Off track

Discussion in 'General Discussion' started by Poptop2, Apr 5, 2019.

  1. Malc, the good bits for me are the characters, oh and the animals of course with Ratbag being my favourite. Any disasters or hardships and how you overcame them. Anything to do with your lifestyle, especially where it differs from the "norm".
    Please don't take too long a break :)
  2. More pics would be my only critique:thumbsup:
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  3. Poptop2

    Poptop2 Moderator

    That’s pretty simple

    The first winter looking through the new patio window. You can see the water pipe trench at the right of the path.


    Me connecting the water


    Maureen and Lou


    Bob having a Robinson Cruscoe moment!


    A couple more of the build




    We finally had a kitchen



    Half of the problem with rot in the old structure was due to a broken land drain. I dug the old one up and replaced it.


    Lady. She had a wonky ear and we always said she was turning left.


    Ratty as she got older


    I'm not playing

    Last edited: Apr 12, 2019
  4. Poptop2

    Poptop2 Moderator

    Every year there was a raft race. I will write about that later, for now here are a few pics.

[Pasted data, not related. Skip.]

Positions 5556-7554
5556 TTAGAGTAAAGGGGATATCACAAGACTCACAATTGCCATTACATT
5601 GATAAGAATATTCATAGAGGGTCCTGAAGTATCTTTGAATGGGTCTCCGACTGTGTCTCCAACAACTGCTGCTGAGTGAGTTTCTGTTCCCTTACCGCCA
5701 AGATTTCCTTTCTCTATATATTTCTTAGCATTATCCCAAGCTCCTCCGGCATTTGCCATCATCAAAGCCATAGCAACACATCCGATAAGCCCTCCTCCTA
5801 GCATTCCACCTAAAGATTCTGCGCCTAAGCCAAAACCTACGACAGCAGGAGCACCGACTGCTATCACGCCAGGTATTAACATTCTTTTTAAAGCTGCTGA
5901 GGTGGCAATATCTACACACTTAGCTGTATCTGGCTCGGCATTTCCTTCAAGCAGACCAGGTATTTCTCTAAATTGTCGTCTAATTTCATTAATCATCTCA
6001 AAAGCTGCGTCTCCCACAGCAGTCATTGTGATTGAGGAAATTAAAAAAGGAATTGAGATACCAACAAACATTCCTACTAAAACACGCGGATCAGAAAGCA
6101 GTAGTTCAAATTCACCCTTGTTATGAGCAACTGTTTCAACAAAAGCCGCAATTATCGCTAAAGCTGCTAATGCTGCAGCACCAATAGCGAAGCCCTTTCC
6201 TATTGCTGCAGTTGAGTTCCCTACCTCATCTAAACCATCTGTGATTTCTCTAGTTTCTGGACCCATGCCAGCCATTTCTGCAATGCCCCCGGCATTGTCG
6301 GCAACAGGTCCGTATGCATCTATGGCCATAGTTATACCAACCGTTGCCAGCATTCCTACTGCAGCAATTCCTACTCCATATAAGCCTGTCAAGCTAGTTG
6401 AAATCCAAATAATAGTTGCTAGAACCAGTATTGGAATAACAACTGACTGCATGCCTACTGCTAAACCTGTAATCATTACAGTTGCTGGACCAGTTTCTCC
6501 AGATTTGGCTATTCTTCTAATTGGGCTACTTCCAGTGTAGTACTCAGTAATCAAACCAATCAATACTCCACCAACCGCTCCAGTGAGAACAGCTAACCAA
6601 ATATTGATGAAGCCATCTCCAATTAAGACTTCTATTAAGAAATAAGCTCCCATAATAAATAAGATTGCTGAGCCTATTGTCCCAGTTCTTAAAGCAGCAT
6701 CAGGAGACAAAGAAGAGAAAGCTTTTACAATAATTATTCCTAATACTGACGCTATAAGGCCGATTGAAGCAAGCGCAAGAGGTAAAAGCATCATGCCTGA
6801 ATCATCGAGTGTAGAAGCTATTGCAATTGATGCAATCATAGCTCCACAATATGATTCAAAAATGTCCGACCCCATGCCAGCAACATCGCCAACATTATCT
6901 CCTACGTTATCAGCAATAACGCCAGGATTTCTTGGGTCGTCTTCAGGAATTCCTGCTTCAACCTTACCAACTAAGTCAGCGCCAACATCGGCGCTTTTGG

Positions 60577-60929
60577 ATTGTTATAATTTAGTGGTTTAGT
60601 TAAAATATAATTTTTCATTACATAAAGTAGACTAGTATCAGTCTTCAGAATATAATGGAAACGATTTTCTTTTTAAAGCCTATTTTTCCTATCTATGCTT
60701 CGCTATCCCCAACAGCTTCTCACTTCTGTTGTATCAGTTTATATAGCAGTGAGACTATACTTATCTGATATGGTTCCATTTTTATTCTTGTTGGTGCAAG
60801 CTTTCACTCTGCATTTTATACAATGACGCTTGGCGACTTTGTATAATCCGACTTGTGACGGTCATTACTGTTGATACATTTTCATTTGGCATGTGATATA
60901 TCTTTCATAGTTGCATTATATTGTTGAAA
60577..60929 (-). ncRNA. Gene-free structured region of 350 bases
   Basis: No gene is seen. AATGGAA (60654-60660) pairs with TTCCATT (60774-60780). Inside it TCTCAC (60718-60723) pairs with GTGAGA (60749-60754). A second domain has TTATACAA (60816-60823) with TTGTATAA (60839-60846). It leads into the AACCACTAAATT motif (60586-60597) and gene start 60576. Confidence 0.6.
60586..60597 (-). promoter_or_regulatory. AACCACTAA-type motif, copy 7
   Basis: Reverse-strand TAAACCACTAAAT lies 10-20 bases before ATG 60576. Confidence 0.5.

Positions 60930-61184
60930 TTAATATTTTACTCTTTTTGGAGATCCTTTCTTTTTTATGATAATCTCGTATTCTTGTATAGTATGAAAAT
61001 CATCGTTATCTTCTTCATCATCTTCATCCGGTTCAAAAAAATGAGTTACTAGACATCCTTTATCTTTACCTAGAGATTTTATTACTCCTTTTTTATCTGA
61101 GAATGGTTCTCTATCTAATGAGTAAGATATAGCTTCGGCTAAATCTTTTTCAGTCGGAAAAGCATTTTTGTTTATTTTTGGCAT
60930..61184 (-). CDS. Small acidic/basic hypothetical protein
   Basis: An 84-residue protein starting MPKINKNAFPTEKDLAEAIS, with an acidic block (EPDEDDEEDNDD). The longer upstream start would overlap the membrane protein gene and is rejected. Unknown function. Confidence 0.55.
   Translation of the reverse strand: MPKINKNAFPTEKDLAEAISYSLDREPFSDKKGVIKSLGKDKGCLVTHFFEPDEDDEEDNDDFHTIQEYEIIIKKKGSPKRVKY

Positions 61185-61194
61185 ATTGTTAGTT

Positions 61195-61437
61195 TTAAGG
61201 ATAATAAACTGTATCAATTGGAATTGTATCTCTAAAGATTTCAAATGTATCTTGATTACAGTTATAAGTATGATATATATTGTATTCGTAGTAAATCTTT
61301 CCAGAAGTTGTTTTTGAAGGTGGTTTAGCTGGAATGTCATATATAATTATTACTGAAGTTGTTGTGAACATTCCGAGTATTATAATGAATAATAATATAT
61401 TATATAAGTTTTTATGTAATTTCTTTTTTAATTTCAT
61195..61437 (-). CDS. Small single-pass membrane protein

The cattle drink peg the evening I had the first go at Pete's Barbel hole.

  5. Knew I'd like Ratty :)
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  6. Poptop2

    Poptop2 Moderator

    Oh, that tree

  7. What did you look out to from the patio doors, beyond the garden gate??

    Oh and cracking pictures
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  8. Poptop2

    Poptop2 Moderator

    My little copse to the left. the meadow, then the river. There were a few bungalows on the riverbank and they obscured our river view a little, but we saw enough of it most winters as it flooded and burst through the field. Then beyond that was more fields and then the hills of the Wyre forest and trees.